Professor Awarded ASME Honor

Professor Sinan Keten

Keten Peptide Nanotube

Sinan Keten, Assistant Professor of Civil and Environmental Engineering and Mechanical Engineering, has been awarded the Haythornthwaite Research Initiation Grant by the Applied Mechanics Division (AMD) of the American Society of Mechanical Engineers (ASME). The award targets university faculty engaged in research in theoretical and applied mechanics that are at the beginning of their academic careers.

Professor Keten received his PhD from MIT and joined the McCormick School of Engineering and Applied Science in Fall 2010. Professor Keten’s research currently focuses on using molecular modeling and theory to rapidly discover bioinspired materials that utilize building blocks and design strategies that are found in nature. The specific focus of this project is a new class of synthetic peptide nanostructures that are called polymer-conjugated cyclic peptide nanotubes (pc-CPNs). These peptide nanotubes can co-assemble with polymers into thin films to obtain membranes that have tiny, subnanometer size pores. These pores formed by nanotubes selectively allow certain liquid and gas molecules to pass while rejecting others. However, factors controlling the self-assembly and mechanical stability of polymer-conjugated peptide nanotubes remain to be fully understood. As such, Keten’s research group will aim to explain the physical behavior of these complex nanomaterials to discover ways to generate reliable, continuous rectilinear pores in thin films. The knowledge gained from these studies will potentially have an impact on selective membrane technologies that are needed for advancements in water purification, batteries, fuel cells and carbon dioxide capture.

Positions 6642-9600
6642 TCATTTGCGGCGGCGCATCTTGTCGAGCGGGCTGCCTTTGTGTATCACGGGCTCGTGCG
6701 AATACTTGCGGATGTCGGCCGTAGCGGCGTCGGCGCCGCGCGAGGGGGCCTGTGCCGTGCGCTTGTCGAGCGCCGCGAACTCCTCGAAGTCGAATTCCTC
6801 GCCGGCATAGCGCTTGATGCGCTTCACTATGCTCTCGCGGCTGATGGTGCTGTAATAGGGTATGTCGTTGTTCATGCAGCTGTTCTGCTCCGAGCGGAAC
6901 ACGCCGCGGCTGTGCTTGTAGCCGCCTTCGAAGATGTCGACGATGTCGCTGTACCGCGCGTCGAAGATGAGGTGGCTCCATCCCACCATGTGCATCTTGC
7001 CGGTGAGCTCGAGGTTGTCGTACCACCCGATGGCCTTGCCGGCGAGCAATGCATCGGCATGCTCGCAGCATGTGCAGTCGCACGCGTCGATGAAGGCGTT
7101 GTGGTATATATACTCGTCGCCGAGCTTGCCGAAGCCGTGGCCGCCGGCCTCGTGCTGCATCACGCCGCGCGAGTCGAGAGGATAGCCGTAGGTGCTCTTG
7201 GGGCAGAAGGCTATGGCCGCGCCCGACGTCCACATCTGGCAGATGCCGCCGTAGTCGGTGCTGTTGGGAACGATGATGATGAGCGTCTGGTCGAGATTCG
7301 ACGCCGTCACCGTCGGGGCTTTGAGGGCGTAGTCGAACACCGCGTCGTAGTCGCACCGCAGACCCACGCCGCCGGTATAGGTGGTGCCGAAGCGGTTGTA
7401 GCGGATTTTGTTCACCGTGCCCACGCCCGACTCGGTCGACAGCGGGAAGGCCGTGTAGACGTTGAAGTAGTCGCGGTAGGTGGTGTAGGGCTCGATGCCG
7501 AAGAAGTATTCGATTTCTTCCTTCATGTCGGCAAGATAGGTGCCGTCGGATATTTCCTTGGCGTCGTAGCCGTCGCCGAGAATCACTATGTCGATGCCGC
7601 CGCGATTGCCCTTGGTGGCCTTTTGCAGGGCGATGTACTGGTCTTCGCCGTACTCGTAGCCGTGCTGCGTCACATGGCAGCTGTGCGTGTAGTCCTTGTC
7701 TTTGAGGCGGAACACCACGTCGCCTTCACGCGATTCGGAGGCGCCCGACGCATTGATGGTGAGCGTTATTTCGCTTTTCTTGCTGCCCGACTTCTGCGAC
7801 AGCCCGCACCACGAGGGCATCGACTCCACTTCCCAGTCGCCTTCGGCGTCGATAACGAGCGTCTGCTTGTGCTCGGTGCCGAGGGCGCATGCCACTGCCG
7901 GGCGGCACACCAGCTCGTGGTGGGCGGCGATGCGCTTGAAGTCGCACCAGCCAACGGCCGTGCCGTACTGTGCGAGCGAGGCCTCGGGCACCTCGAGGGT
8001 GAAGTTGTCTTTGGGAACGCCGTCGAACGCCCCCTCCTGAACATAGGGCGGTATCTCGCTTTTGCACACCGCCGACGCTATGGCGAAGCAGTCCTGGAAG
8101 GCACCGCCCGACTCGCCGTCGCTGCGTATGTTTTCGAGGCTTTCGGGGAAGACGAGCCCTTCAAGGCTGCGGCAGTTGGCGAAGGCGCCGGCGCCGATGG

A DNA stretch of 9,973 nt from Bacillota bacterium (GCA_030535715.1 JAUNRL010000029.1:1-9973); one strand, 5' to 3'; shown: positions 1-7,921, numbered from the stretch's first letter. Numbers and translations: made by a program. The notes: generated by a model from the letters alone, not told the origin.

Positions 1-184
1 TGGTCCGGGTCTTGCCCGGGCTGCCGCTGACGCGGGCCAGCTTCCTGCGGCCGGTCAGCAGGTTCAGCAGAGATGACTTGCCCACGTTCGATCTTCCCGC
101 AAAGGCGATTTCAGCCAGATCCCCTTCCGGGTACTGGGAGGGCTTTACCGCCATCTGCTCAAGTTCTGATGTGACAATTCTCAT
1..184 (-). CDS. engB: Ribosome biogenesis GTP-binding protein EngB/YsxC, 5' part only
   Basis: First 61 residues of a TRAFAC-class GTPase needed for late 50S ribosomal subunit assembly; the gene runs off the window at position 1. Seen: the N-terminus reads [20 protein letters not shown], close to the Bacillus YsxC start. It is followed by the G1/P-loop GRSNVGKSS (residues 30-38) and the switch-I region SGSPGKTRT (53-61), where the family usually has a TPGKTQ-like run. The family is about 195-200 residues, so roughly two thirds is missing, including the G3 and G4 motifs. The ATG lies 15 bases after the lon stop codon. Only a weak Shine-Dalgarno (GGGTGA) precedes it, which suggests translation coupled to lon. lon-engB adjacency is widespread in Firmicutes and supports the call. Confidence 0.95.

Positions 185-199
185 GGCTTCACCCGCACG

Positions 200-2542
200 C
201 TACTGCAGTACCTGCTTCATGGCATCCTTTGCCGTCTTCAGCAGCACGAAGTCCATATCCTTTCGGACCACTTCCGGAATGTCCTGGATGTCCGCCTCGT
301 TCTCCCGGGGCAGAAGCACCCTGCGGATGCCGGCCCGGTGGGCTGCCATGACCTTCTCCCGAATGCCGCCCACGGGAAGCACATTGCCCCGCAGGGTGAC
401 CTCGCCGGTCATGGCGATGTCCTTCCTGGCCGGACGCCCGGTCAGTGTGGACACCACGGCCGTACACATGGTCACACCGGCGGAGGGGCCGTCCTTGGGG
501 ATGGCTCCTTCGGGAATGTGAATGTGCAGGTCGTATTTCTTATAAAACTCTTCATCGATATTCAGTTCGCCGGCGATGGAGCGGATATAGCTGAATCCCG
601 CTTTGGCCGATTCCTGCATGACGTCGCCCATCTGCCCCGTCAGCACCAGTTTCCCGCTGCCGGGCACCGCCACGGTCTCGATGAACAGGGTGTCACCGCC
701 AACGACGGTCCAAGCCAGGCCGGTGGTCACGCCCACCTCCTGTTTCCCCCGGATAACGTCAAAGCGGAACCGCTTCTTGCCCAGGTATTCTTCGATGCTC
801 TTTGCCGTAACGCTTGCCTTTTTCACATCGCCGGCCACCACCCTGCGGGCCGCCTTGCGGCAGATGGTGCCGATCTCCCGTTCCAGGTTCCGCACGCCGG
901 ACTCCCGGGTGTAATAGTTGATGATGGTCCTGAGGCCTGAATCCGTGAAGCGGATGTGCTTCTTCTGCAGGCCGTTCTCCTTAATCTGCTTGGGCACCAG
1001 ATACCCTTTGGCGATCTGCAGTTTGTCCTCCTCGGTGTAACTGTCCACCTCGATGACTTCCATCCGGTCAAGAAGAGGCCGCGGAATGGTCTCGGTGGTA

The Robert M. and Mary Haythornthwaite Foundation supports scientific research, primarily research in the field of Theoretical and Applied Mechanics. Robert Haythornthwaite was founder and first President of the American Academy of Mechanics. Additional information about the Foundation can be found at: The funds received from this award will be used to build a massively parallelized graphical processing unit (GPU) based computing cluster, which will speed up expensive molecular simulations that are needed to guide the establishment of new predictive theories.

Keten’s earlier research on this topic was selected for a booster award by the Initiative for Sustainability and Energy (ISEN) at Northwestern University in 2011. His theoretical research is carried out in close collaboration with synthesis and experimental efforts by Ting Xu, Associate Professor of materials science and chemistry at University of California – Berkeley, and Brett Helms, who is a staff scientist in the Organic and Macromolecular Synthesis Facility at Berkeley Lab’s Molecular Foundry, a nanoscience research center funded by the Department of Energy. The team’s research on cyclic peptide nanotube membranes has recently been selected as one of the 14 projects that will receive funding by the National Science Foundation under the federal Materials Genome Initiative (a new “materials by design” initiative, which goes by the formal name of Designing Materials to Revolutionize and Engineer our Future). Additional information about this initiative can be found at